Sociology consists of a myriad of frequently confusing concepts. Key Concepts in Sociology provides a comprehensive, lively and clearly-written guide to the most important concepts in the subject. It includes both what might be regarded as ‘classic’ sociological concepts, such as ‘class’, ‘bureaucracy’ and ‘community’, as well as subjects that have become increasingly prominent in recent times, such as ‘celebrity’, ‘risk’ and ‘the body’.
Each of the thirty-eight substantive entries: Defines the concept; provides a clear and compelling narrative; clarifies the main debates, perspectives and disagreements; gives advice on further reading
Key Concepts in Sociology should be the first choice for sociology students at all levels of learning.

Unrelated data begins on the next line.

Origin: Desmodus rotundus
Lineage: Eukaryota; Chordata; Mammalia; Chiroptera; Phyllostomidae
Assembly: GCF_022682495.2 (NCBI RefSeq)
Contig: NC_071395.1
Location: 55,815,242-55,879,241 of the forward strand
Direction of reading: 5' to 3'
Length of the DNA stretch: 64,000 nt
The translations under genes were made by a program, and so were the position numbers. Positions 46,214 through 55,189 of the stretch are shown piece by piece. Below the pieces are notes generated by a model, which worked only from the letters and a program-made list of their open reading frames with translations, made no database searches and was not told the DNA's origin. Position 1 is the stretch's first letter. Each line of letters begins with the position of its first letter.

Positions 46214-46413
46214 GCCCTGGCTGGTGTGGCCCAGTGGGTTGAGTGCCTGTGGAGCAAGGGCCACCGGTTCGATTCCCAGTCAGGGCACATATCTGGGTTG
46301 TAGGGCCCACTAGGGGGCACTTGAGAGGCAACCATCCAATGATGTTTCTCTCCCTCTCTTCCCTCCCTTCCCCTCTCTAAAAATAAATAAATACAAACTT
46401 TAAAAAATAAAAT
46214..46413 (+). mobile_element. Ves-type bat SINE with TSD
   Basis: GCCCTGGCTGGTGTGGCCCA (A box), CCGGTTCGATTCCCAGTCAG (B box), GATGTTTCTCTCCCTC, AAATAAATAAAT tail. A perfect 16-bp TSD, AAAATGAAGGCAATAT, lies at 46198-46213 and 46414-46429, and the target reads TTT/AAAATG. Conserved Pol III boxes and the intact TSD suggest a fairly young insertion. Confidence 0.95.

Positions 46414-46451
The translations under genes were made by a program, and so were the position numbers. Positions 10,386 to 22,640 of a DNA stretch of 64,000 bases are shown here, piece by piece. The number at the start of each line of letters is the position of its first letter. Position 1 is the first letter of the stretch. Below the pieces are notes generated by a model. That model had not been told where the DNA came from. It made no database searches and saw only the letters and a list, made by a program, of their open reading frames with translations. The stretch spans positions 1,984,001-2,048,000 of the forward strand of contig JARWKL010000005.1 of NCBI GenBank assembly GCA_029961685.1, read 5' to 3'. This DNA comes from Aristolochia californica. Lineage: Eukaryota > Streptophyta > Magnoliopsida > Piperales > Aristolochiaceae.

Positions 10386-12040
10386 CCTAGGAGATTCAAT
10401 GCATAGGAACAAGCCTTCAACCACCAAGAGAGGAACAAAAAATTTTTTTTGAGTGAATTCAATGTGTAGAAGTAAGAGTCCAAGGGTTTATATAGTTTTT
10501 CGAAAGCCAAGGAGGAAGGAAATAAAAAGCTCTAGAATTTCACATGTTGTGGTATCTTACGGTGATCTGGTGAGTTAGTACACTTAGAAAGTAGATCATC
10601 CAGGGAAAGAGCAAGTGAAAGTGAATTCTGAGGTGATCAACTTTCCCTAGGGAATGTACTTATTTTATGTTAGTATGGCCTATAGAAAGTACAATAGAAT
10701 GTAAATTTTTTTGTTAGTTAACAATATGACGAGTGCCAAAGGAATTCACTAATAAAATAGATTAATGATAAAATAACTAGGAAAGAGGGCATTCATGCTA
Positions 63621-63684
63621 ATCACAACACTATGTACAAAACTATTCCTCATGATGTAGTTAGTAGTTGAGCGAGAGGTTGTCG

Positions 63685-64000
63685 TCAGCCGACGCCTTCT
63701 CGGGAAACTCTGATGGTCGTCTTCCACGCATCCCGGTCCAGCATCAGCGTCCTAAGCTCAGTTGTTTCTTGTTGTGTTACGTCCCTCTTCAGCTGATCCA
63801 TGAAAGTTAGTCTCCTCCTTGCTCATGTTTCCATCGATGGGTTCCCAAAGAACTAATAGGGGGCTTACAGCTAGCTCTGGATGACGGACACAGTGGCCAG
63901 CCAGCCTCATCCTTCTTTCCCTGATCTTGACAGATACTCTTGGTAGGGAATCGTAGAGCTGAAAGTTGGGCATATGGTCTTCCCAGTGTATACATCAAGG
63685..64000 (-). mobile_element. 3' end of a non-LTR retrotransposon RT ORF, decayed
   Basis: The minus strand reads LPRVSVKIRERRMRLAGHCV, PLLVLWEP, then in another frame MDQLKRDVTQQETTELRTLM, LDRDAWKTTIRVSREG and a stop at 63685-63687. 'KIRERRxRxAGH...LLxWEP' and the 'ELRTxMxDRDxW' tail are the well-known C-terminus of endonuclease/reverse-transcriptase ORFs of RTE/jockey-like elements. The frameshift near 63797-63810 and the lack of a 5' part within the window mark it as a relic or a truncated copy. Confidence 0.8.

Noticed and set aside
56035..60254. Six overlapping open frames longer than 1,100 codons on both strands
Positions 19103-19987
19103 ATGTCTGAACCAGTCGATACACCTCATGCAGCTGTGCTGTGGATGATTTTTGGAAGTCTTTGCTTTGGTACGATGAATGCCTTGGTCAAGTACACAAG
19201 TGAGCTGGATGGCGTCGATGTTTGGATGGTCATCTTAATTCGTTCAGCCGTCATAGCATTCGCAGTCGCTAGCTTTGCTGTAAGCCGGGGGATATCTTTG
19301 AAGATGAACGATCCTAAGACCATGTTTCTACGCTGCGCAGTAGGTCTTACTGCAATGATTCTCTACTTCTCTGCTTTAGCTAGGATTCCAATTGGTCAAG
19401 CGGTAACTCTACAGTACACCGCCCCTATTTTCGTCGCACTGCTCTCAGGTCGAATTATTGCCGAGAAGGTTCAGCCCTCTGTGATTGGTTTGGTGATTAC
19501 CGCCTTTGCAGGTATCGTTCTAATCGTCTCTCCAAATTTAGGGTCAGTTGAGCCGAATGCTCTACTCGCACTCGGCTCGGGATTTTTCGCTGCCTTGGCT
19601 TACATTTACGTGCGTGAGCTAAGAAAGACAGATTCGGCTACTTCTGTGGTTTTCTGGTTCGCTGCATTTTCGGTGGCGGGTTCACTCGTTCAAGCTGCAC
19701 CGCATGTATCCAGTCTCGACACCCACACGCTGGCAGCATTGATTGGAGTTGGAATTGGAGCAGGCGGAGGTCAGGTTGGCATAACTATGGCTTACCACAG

The contrast between popular and scientific usage of the word race is vividly encapsulated in the much-quoted comment on the life and achievements of the legendary, black, world heavyweight boxing champion Joe Louis. When some called him ‘a credit to his race’, the New York sportswriter Jimmy Cannon responded: ‘Yes, Joe Louis is a credit to his race -the human race’. This comment depended for its effect on those who would read it accepting there was no scientific basis for the idea that humanity did consist of separate races, while also recognizing that a belief in racial differences could have profound social, political, and economic consequences.
In the mid-nineteenth century it had been common for scientists to divide humanity into discrete races, for instance ‘negroid’, ‘caucasoid’ ...